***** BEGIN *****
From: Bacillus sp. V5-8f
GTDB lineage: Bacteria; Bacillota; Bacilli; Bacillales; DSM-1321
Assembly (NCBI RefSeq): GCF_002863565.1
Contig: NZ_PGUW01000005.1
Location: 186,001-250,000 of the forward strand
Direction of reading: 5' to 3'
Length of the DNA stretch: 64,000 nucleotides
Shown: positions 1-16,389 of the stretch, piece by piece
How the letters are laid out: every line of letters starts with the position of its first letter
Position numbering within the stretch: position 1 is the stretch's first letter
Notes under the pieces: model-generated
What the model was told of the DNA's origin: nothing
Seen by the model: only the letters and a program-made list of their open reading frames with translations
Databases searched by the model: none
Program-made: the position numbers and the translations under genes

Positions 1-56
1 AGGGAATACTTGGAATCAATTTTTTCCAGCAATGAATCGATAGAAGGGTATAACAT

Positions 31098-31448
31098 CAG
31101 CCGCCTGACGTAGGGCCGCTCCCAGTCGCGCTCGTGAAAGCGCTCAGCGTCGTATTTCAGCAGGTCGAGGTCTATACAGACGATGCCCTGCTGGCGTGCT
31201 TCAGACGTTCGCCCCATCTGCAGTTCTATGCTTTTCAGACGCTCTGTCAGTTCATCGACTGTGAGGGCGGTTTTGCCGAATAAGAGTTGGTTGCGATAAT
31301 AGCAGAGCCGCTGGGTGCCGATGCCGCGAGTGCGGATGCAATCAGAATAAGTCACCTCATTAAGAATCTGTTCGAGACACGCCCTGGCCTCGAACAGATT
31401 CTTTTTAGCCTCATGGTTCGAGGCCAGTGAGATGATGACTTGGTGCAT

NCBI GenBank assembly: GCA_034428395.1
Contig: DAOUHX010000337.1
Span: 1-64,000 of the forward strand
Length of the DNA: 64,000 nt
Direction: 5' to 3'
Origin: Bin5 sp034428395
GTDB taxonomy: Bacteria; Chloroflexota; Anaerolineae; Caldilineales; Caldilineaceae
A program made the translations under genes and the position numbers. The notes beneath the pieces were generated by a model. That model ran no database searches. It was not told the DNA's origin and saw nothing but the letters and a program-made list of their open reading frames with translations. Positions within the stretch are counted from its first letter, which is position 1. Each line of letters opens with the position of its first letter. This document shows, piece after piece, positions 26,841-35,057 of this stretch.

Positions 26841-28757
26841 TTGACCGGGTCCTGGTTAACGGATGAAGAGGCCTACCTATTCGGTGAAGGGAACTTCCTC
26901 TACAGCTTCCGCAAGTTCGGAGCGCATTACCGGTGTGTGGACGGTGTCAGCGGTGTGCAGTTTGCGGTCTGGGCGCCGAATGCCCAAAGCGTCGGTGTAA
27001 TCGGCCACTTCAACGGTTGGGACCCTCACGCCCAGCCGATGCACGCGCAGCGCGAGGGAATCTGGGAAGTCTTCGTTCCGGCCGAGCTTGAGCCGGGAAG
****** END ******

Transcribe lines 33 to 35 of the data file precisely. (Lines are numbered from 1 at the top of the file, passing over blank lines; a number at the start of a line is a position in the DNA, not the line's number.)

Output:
26841 TTGACCGGGTCCTGGTTAACGGATGAAGAGGCCTACCTATTCGGTGAAGGGAACTTCCTC
26901 TACAGCTTCCGCAAGTTCGGAGCGCATTACCGGTGTGTGGACGGTGTCAGCGGTGTGCAGTTTGCGGTCTGGGCGCCGAATGCCCAAAGCGTCGGTGTAA
27001 TCGGCCACTTCAACGGTTGGGACCCTCACGCCCAGCCGATGCACGCGCAGCGCGAGGGAATCTGGGAAGTCTTCGTTCCGGCCGAGCTTGAGCCGGGAAG